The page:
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In 'Human Resources,' a poet finds her voice by working on artificial intelligence

Poet Ryann Stevenson
William Brewer
Poet Ryann Stevenson

In 2016, poet Ryann Stevenson wasn't feeling very stimulated at her publishing job in New York. Then, her husband got a job in the Bay Area.

"As we were thinking about our move, someone shared with me [an] article I think that came out in The Washington Post, titled 'The next hot job in Silicon Valley is for poets', Stevenson says. "And I basically just emailed every startup that was listed or mentioned in that article and ended up talking with a CEO of a very small startup right away."

As Stevenson started designing voices for an artificial intelligence startup, she realized she was thinking about poetry every day.

Now, her debut poetry collection, Human Resources, comes out this week — and shows how she came into her own voice as a poet.

"In the first couple of jobs that I had, we were designing conversational interfaces for speakers, like smart speakers, and I was thinking a lot about voice and disembodied speakers calling to an unknown user," she says. "To me, this had a direct correlation to poetry, the speaker of a poem, and the readers."

In Human Resources, the speaker is often isolated, even as she's building technology that's supposed to help connect people. Much of this isolation, the poet conveys, came from being a woman in a male-dominated industry.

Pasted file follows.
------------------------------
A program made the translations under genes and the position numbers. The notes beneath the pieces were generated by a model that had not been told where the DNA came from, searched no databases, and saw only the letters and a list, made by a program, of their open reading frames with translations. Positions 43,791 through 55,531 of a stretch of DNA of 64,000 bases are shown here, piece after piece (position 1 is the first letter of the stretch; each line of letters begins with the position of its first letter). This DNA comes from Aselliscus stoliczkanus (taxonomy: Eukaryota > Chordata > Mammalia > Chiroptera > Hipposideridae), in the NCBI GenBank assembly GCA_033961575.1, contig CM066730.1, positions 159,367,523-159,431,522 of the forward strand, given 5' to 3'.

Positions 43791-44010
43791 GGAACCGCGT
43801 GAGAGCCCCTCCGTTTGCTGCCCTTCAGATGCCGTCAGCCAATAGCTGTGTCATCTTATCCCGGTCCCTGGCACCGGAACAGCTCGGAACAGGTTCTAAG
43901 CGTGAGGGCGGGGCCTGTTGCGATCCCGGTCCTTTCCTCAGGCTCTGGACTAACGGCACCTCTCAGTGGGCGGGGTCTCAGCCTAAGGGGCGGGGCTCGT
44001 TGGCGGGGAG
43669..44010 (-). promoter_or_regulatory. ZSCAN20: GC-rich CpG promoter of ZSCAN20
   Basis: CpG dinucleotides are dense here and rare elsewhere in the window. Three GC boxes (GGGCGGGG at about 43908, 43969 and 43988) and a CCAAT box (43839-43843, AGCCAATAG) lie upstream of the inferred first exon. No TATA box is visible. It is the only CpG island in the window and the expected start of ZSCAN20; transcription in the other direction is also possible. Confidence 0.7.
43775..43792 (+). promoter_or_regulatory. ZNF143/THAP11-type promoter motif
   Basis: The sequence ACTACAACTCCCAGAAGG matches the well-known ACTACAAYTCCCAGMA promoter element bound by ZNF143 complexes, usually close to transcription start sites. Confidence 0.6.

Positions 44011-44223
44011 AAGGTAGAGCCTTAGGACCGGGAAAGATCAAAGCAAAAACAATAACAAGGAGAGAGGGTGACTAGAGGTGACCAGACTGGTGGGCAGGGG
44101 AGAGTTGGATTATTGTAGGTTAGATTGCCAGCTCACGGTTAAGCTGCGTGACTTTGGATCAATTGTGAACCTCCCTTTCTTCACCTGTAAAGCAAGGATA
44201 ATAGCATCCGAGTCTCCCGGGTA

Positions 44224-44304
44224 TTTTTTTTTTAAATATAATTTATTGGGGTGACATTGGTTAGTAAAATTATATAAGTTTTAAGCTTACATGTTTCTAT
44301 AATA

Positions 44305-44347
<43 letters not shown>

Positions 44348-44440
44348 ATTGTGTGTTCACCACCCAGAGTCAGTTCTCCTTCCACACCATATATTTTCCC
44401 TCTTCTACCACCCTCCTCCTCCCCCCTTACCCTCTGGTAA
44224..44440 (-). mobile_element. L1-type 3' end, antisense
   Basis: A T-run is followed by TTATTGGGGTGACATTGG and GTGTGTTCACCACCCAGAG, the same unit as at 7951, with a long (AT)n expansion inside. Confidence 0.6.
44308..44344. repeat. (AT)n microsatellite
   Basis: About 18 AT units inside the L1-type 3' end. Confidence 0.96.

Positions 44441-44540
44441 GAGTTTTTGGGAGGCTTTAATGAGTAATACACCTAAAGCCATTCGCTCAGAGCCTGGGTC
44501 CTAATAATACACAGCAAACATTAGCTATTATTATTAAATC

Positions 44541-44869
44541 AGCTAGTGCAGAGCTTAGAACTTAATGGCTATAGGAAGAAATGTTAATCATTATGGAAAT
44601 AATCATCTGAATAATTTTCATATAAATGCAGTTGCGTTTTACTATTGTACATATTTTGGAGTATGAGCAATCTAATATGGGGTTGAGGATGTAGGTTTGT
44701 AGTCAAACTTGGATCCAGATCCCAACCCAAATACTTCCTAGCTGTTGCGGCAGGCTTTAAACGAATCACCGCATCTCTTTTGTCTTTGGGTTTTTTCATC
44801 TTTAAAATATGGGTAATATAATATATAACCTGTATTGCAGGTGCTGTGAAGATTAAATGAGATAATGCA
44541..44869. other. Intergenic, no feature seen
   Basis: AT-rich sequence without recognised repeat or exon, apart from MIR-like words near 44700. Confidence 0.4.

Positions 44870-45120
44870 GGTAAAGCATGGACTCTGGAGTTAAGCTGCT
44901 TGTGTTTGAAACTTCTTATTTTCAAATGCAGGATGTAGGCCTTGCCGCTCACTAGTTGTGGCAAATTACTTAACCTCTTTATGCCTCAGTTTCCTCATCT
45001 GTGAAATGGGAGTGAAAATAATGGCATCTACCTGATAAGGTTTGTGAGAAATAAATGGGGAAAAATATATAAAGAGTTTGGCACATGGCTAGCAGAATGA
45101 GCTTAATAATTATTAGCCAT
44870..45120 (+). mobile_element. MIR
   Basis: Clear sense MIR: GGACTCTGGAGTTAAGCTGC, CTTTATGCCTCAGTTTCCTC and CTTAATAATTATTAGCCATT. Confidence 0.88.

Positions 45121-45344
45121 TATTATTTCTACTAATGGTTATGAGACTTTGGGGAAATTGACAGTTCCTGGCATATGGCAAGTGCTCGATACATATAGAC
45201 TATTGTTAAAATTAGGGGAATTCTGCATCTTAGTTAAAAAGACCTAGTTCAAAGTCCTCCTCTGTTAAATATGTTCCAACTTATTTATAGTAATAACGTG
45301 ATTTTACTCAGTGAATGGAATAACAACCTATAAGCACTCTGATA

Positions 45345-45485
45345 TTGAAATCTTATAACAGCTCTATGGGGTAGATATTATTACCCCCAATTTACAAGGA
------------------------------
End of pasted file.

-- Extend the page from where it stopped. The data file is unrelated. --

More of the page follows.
"Building voices that are designed to be predominantly female and thinking about that from my point of view, as usual as one of the only women in the room, was something that I was navigating."

/ Milkweed Editions
Milkweed Editions

She talks about this in her poem "The Valley". Here's an excerpt:

We want them to look and act human
but not too real. Get it?
my boss said, touching the dip in a line graph—
the uncanny valley.

We worked on his boat.
He said that made our company a ship
and he, our captain.
In an interview about gender bias in AI

I overheard him say that he was proud
to have built his ship
out of women. I understood
those women to be me.

By thinking about connecting with an unknown being on the other side of a screen or a speaker, Stevenson addresses a kind of detachment that is a result of modern technology. And yet, by thinking of the woman's role in a male-dominated space, she actually joins a sisterhood of poets who bravely capture the feeling of female isolation.

Human Resources won the 2021 Max Ritvo Poetry Prize and was selected by Henri Cole.

Copyright 2023 NPR. To see more, visit https://www.npr.org.

Jeevika Verma